P.O. Box 381
Ooltewah, TN 37363
Each female chick starts life carrying the beginnings of thousands of undeveloped yolks inside her body, not all of which develope into eggs. A pullet (female chicken at birth) also starts life with two ovaries. As the pullet grows, the right ovary becomes undeveloped and only the left one becomes fully functionable. The functioning ovary contains all the undeveloped yolks the pullet was born with. In a pullet or nonlayer, all the yolks are small because none have developed in preparation for lay. However, in a hen (female chicken that has been in laying for at least 30 weeks) the yolks will range in size from the head of a pin to nearly full size. This cluster of yolks can be found along the backbone of the bird about halfway between her neck and tail.
When a pullet reaches laying age, one by one the yolks mature. The laying age of a pullet will range from 4 to 6 months depending on the breed. At any given time, the pullets body will contain yolks at various stages of developement. Approximately every 25 hours, a yolk is mature enough to be released into a the funnel of the oviduct. This process is called ovulation. Ovulation usually occurs about an hour after the previous egg was laid. Throughout its passage through the oviduct, the egg leads with its pointed end. While the egg progresses through the oviduct, it is constantly rotating within the spiral tube. This movement twists the structural fibers called the chalazae which form the rope-like strands that anchor the yolk in the thick egg white. Just before it is laid, the egg rotates so that the blunt end comes out first. The whole process takes about 25 hours. This causes a hen to lay about an hour later each day. A hens reproductive system slows down at night, thus she will eventually skip a day of lay altogether. It is then that a whole new multiple day laying cycle will begin the following morning. Below are two photos. One shows the anatomy as it is inside the hen and the other shows the anatomy laid out in real life form.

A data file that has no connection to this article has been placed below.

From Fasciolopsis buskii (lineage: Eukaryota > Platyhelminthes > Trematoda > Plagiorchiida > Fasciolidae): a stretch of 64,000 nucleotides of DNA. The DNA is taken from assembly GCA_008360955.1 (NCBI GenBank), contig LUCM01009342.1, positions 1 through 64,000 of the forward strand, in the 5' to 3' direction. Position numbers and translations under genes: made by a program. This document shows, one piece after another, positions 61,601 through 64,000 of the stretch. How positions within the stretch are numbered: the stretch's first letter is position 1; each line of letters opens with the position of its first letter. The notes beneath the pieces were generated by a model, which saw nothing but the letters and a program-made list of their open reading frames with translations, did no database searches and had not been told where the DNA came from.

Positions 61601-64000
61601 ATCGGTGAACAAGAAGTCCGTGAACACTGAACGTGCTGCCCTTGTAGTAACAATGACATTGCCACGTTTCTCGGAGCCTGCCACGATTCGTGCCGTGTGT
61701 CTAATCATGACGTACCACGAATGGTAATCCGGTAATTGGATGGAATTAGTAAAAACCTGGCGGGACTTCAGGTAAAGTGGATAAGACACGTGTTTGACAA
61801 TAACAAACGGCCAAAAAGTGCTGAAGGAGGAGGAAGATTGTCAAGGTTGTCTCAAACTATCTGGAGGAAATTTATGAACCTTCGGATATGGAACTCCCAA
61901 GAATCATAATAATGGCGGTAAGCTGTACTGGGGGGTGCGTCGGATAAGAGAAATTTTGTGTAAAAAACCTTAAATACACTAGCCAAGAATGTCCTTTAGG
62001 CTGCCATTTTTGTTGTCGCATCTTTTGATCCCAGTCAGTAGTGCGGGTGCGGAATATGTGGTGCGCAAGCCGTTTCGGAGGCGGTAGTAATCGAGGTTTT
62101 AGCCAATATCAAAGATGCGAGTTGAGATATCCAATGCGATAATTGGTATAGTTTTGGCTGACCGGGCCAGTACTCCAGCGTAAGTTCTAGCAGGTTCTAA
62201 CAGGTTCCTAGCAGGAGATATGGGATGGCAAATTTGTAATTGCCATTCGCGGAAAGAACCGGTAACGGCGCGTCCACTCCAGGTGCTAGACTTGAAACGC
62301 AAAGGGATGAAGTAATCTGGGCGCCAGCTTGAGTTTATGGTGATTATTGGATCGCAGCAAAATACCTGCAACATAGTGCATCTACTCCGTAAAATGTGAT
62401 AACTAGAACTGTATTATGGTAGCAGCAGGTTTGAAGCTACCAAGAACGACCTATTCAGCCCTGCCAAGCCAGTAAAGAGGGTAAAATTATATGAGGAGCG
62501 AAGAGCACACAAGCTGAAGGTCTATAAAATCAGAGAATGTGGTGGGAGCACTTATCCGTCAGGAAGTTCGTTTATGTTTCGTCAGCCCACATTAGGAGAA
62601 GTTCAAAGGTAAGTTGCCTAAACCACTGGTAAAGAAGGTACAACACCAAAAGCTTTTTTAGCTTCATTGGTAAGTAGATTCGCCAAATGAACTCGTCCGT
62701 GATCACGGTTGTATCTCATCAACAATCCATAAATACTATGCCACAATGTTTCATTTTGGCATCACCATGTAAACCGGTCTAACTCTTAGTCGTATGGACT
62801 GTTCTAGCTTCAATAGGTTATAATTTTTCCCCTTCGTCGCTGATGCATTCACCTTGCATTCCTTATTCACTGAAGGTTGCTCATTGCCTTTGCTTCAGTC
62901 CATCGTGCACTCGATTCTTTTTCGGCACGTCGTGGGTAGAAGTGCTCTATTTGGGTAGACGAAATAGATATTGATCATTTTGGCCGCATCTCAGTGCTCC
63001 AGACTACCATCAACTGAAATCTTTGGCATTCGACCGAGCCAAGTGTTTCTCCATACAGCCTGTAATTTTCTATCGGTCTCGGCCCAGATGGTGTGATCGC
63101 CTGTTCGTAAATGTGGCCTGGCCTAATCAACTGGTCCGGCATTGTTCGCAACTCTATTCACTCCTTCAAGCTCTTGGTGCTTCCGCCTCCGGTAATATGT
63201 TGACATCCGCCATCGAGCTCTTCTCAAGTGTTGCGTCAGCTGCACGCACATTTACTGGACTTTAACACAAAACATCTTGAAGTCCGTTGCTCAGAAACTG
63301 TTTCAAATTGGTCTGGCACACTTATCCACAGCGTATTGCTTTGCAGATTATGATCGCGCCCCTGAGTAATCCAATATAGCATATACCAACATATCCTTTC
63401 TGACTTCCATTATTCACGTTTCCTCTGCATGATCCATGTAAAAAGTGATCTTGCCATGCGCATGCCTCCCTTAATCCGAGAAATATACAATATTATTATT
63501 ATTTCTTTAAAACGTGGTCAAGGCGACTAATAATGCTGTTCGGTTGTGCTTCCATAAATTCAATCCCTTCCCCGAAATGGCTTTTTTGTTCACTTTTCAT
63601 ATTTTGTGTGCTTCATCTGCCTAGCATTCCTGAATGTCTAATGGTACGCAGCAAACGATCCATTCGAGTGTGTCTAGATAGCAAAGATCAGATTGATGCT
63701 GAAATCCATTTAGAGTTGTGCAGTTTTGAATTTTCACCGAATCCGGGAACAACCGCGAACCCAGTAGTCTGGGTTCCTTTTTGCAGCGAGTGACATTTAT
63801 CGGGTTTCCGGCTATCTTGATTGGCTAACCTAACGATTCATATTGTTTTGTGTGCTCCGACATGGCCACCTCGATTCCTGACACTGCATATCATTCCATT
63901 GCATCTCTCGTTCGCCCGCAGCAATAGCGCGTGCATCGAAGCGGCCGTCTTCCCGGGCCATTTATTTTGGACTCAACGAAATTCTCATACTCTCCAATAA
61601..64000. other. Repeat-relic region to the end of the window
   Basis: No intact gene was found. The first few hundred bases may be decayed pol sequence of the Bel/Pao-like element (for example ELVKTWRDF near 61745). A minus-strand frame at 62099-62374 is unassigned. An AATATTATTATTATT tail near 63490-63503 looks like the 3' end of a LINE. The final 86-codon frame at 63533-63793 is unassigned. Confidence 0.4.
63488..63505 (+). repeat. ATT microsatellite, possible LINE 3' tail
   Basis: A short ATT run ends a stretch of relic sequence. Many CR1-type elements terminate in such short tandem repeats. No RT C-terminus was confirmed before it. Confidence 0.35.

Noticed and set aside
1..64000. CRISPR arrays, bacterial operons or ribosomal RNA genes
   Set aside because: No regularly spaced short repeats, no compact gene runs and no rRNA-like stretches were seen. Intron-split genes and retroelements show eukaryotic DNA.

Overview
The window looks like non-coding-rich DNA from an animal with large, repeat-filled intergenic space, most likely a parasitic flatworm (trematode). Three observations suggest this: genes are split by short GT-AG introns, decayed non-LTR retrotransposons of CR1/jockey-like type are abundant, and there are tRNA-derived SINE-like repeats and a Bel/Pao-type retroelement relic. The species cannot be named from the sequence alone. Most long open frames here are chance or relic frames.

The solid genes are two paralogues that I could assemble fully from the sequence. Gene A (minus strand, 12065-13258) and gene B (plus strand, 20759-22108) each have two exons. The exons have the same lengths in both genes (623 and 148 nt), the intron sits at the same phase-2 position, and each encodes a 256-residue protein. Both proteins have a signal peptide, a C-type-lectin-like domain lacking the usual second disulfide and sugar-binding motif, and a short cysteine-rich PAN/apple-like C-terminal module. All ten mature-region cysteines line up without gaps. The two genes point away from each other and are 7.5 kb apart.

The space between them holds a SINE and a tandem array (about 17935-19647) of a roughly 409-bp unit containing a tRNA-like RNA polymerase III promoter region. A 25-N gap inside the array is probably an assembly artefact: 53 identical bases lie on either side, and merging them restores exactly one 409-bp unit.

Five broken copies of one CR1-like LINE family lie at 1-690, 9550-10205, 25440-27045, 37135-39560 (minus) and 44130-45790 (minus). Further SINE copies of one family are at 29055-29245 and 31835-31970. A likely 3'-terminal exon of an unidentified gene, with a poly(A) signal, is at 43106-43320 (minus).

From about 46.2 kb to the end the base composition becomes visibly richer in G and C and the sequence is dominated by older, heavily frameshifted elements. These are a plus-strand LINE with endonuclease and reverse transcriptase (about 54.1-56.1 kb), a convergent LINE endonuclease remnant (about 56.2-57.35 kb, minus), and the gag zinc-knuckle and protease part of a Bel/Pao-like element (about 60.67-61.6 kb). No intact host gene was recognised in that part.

The egg is fertilized while in journey through the oviduct and just before reaching the shell gland or uterus. The sperm of the rooster (male chicken) is encased in various layers of egg white and wrapped in protective membranes. Once it reaches the shell gland, it is sealed within the shell. It is then enveloped in a fast drying fluid coating called the bloom or cuticle. In the photo below, this is referred to as the germinal disc. When a rooster mates with a hen, the sperm travels quickly up the oviduct to fertilize a developing yolk. If the hen laid an egg shortly before, the mating will likely fertilize her next egg. The number of additional eggs that will be fertilized by one mating varies with the hens productivity and breed. Highly productive hens generally remain fertile longer than hens that lay at a slower rate. Single combed breeds remain fertile longer than rose combed breeds. The average duration of fertility is about 10 days. If a certain rooster is desired for mating, it is advisable to wait about 3 weeks after placing the desired cock with the hen to collect eggs for incubation. An egg must be fertilized by a rooster to hatch a chick.